here is an old saying that a happy tenant is a good tenant. A good tenancy, just like any relationship, works best when both parties feel the arrangement is fair and everyone is genuinely doing their best to honour it.
For the tenant, it's an affordable and well-positioned property that is maintained in good running order.
For the landlord, it's a tenant who pays rent on time and doesn't damage the property or generate complaints from neighbours.
As a landlord, you can increase that happiness and achieve a higher rent by offering a property that is purpose-built for renting. Tenants appreciate sturdy and operational fittings and fixtures.
At the start of the tenancy we set out the tenant’s responsibilities to the agreement. With that comes an expectation that the property will be well maintained. The signature on the tenancy agreement can be read as satisfaction with your rent, the property and lease terms.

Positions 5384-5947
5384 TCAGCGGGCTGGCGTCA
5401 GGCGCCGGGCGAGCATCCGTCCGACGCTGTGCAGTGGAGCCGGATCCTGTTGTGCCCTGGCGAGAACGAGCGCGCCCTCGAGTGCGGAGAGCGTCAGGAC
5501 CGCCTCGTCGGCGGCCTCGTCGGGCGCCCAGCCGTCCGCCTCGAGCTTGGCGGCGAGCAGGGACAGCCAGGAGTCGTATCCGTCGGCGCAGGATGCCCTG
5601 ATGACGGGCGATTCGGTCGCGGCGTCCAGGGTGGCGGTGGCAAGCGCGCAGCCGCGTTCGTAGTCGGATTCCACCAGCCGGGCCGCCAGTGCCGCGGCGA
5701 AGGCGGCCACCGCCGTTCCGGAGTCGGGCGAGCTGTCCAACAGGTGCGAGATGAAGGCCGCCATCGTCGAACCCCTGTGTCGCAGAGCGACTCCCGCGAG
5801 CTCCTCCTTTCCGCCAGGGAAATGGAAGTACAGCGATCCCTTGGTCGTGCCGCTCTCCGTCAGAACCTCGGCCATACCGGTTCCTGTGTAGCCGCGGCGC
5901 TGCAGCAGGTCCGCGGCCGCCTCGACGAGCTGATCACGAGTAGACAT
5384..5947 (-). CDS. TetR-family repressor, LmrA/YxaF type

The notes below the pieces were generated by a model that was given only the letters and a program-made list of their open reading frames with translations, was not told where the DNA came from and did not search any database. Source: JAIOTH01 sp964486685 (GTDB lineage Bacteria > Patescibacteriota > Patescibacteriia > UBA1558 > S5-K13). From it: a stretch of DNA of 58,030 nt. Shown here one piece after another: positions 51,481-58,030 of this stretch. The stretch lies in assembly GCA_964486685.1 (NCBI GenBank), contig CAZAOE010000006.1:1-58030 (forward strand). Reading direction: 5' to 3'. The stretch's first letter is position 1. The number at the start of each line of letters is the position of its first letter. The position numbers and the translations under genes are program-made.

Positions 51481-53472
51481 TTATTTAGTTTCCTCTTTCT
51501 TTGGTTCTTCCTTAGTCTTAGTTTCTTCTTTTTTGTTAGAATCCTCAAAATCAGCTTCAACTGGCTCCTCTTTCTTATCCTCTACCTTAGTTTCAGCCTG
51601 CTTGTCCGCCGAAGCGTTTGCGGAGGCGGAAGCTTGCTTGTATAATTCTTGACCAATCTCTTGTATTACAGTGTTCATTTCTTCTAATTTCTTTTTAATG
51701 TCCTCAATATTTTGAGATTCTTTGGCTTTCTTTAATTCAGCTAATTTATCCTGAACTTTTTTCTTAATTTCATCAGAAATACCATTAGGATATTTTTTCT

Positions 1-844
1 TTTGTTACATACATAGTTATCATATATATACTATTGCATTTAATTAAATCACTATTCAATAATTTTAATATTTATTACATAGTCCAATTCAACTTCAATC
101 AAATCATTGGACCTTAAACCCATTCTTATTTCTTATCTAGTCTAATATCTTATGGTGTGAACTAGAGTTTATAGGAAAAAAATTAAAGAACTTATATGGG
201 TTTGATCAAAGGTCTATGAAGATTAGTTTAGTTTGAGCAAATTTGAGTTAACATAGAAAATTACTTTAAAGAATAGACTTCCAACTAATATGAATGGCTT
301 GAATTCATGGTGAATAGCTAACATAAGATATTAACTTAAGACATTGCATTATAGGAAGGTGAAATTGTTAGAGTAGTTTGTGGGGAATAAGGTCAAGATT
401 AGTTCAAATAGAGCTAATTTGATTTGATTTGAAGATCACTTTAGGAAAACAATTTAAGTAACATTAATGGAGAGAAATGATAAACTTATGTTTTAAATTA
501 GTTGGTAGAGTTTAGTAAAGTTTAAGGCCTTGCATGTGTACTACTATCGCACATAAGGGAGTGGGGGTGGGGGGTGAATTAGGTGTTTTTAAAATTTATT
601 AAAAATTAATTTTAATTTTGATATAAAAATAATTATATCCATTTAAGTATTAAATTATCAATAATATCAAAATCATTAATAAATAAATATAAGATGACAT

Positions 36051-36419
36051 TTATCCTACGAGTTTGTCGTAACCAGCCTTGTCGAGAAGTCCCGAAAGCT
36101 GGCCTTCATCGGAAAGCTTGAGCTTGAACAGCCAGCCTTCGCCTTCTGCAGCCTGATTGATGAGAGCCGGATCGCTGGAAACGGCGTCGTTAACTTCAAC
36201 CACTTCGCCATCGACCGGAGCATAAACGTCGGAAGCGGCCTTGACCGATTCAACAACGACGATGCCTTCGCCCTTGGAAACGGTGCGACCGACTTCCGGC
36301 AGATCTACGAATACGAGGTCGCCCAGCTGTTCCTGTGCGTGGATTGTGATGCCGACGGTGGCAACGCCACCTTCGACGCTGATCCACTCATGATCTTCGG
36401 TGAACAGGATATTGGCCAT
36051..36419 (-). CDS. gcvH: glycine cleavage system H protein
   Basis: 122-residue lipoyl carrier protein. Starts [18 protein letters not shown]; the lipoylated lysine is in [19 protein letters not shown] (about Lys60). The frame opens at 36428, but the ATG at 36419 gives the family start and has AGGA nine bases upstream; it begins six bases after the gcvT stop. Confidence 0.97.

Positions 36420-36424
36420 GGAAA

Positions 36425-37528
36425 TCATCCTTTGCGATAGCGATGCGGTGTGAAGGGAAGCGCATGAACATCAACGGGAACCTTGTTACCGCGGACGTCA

During the tenancy, if things go wrong with fittings and appliances, happiness will reign only if they are fixed promptly. Simply care for your investment and your tenants will too.
Too often, tenancies go sour because something that can be easily fixed is left unaddressed. How you respond is key to maintaining balance in the relationship.
If the tenant chose your property because the complex has a gym or swimming pool, but the body corporate falls down on maintenance, there is often little you as landlord can do to rectify complaints about broken equipment, faulty lifts, visitors' cars blocking the driveway or other quality of life issues. Because of this, in order to maintain a good tenancy relationship, it is important to take an interest in the body corporate’s affairs.